1. Dry the herbs out on paper towels (or a clean kitchen towel for extra sustainability points!) before chopping. Alternatively, dry in the oven at 200℉ with the door open slightly until dry.

  2. Cook the quinoa in water or stock according to the package instructions.

  3. Stir in the chopped herb stems, tomatoes, lemon juice, olive oil and more salt to taste, if needed.

  4. Serve cold or room temperature.


In Italy, drinking alcoholic digestifs like limoncello, arancello, pompelmocello and grappa are common following large, family-style meals. When made right, they taste light, fresh and can be the perfect end to an evening laughing with family and friends. The addition of tonic, lemon-lime soda or sparkling water can smooth out the potent alcohol flavor for a trendy and refreshingly simple cocktail. For those who do not drink alcohol, Italian soda syrups provide the same fun and group-friendly refreshment.


  • Peel of about 5 citrus fruits of your choice, such as clementines or lemons

  • 1 cup water

  • 1 cup cane sugar

  • 250 mL vodka or Everclear (optional)


  1. Peel the oranges or other fruits, and try to avoid as much of the bitter white pith as possible. It can make the drink unpalatable.

  2. Put the peels into an appropriately-sized jar or bottle.

  3. Combine the sugar and water in a saucepan and heat until clear.

  4. Let rest until cool, and combine in your storage container with the peels.

  5. Optional: Add alcohol to your Italian soda syrup base to make the citrocello.

  6. Close your container and put it in the fridge for a week without opening it to allow it to infuse.

  7. Serve chilled with a variety of sparkling waters.


These croutons are great for salads, soups or even in a panzanella. However, we repeat, moldy bread is never safe to eat. Bread is soft and mold has tendrils that penetrate through it, so even though mold can be eaten around, mold tendrils can rarely be seen. If the bread is moldy, compost it, do not make it into croutons. If the bread is just stale, and lacking in visible mold, please, by all means, continue.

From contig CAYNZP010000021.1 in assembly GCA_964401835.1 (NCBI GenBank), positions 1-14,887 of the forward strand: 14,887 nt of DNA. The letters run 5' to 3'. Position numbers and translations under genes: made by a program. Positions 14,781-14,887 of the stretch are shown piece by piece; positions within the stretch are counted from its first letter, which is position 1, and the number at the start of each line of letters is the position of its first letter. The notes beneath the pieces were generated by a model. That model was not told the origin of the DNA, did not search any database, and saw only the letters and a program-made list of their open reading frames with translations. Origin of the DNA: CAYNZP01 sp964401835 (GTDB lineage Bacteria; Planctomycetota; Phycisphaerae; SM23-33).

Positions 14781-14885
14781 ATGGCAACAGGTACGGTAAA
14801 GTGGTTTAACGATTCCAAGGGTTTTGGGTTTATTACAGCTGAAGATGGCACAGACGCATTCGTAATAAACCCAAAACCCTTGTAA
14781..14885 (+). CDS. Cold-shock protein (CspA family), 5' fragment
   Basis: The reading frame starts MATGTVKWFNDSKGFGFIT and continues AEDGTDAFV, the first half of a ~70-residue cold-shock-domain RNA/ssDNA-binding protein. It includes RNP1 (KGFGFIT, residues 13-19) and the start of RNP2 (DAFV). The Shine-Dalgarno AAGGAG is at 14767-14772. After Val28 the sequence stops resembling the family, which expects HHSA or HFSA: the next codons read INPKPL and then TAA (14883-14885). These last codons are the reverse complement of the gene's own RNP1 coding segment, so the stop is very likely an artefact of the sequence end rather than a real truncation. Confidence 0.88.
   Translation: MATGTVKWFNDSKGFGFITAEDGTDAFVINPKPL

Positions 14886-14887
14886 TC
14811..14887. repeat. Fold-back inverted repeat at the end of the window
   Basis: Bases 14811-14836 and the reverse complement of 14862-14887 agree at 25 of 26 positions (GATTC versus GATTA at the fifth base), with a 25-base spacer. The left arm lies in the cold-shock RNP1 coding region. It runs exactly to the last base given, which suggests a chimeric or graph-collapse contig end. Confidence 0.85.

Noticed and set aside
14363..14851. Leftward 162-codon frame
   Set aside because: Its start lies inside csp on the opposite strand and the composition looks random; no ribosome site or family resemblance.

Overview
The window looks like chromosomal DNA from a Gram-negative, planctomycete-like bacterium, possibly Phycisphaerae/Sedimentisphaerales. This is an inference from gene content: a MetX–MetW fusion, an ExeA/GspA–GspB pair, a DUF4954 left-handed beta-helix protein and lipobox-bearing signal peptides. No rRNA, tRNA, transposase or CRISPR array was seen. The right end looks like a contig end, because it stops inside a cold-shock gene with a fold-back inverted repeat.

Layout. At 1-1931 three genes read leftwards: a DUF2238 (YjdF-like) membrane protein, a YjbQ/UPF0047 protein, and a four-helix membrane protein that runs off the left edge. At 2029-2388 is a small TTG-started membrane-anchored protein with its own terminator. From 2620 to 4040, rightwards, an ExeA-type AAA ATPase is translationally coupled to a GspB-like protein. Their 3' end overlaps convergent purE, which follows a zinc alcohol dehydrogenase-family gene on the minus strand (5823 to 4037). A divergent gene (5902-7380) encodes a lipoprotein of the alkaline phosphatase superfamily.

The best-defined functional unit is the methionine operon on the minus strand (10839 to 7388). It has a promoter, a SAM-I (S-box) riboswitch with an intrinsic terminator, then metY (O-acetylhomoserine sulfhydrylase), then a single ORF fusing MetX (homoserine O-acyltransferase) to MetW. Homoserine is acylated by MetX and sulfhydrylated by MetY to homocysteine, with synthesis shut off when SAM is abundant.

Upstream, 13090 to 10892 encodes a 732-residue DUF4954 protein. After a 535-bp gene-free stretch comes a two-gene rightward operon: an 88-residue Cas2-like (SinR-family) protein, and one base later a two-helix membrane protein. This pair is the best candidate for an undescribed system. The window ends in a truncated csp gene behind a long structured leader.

• Stale bread, as much as you’d like, cut into 1-inch cubes

  • Canola oil

  • Salt and pepper to taste


  1. Slice the bread into roughly 1-inch cubes.

  2. Fill a pot with the canola oil and heat over medium-high to between 375℉ and 400℉.

  3. Drop the bread in a few at a time so they brown nicely, and pull them out to rest on a paper-towel lined plate.

  4. Finish them with salt to taste, and add to soups or salads for a rustic, homemade touch.


This body scrub recycles the same restorative power of coffee into your self-care regimen and helps keep you looking as good as coffee makes you feel. Whether this recipe is made in large or small batches, it’s just as rejuvenating.


  • ¼  cup used coffee grounds

  • 3-4 tbsp. organic coconut oil, melted

  • 1 tbsp. honey or agave (optional)


  1. In a small bowl, add all of the ingredients and stir to combine. If too loose a mixture, add more coffee grounds; if too dry, add more coconut oil and/or honey or agave.

  2. Keep in a container in the bathroom, and apply before taking a shower.

NOTE: All of the above recipes can be made with accumulated food waste or with fresh ingredients. Please use reasonable judgement when deciding when to use or not use produce, as incorrect handling of food waste, as with all food, can cause foodborne illnesses. If it looks too sketchy to use, please, from all of us at ORANGE Magazine, just compost it instead.